Devaney: Stimulus tracking technology the model for government transparency

Devaney said the media's focus on criminal indictments in response to Recovery Act fraud is misplaced, since the Board's focus is on preventing waste and fraud before they occur. He said the analytical tools used in the Recovery Board's state-of-the-art command center focus on intercepting fraud before it happens, but said prosecutions would eventually emerge.

"Simply put, the Board's skilled analysts look for early warning signs of trouble. They use the software to search colossal amounts of data, looking for potential problems such as criminal convictions, lawsuits, tax liens, bankruptcies, risky financial deals, and suspension and debarment proceedings."

Devaney also praised the Recovery Board's IT team for its innovative approach to developing a centralized reporting system for agencies receiving stimulus funds (FederalReporting.gov) and a website that allows the public to track how the money is spent (Recovery.gov). He said both sites have been running smoothly and have raised the bar for accountability, usability and transparency in the government.

The Board is currently engaged in a second round of focus group and usability testing for Recovery.gov in cities such as Detroit and Phoenix, with the goal of improving the site and providing further detail to users tracking stimulus funds. According to a July report from the Government Accountability Office, less than a quarter of the projects on the site include comprehensive data on cost, schedule, purpose and location.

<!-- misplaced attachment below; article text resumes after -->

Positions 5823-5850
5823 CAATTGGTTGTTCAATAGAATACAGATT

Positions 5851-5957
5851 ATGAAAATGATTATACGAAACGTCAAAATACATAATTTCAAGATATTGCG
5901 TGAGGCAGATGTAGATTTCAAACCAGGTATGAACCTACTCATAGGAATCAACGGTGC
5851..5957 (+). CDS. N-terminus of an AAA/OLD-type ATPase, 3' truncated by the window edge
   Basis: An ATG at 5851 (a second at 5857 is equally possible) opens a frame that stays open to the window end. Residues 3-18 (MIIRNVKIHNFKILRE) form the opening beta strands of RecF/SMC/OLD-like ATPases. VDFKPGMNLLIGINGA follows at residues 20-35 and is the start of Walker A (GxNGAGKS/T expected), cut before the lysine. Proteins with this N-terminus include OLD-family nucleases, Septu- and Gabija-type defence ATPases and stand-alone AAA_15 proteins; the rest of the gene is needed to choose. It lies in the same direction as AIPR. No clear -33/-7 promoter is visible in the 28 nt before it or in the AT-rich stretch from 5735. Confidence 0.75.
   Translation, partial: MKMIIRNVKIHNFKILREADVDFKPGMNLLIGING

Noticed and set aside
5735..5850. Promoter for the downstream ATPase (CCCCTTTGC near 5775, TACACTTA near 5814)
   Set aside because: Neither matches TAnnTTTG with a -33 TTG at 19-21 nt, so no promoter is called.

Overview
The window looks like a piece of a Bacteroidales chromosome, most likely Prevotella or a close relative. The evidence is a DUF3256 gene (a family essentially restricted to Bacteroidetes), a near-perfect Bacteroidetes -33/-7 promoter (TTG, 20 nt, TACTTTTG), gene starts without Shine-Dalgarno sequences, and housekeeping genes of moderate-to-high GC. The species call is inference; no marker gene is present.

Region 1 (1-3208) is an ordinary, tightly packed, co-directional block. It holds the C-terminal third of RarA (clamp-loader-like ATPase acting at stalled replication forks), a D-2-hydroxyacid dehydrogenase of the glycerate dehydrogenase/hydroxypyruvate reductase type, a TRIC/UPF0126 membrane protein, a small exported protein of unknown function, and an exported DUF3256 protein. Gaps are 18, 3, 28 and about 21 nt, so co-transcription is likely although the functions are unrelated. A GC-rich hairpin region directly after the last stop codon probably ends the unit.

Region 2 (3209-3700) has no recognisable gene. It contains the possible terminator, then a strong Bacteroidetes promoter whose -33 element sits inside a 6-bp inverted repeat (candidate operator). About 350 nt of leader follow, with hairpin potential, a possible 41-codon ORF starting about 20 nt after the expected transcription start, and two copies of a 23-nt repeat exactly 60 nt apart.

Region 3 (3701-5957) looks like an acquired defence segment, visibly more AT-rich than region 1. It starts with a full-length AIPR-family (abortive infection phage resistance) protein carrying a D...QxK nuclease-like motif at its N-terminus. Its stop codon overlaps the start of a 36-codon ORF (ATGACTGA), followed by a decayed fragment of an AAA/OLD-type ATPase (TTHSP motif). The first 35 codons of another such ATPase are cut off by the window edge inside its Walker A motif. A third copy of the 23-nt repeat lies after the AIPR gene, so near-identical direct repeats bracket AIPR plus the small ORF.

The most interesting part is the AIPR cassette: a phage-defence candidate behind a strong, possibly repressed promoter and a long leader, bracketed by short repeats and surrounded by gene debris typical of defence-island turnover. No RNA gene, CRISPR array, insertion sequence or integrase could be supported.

Devaney said the biggest challenge he has faced is the lack of a single, consistent, government-wide system to number contract and grant awards. He said every agency currently has its own alphanumeric coding system, hampering efforts to track spending across multiple agencies.

"While this may not sound like a big deal, it is," Devaney said. "I have therefore decided to dedicate a considerable portion of my remaining time in the government to fixing this problem."

Danny Werfel, controller in the Office of Management and Budget's Office of Federal Financial Management, used his opening statement to detail the administration's efforts to crack down on the almost $110 billion in improper payments made during fiscal year 2009.

A recent memorandum from President Obama established a "Do Not Pay List" through which agencies can check the status of a potential contractor or individual by searching multiple government databases at once. Werfel said the administration is also hiring contractors that use sophisticated software tools to identify overpayments that can be recovered. The goal is to recover at least $2 billion in improper payments over the next three years.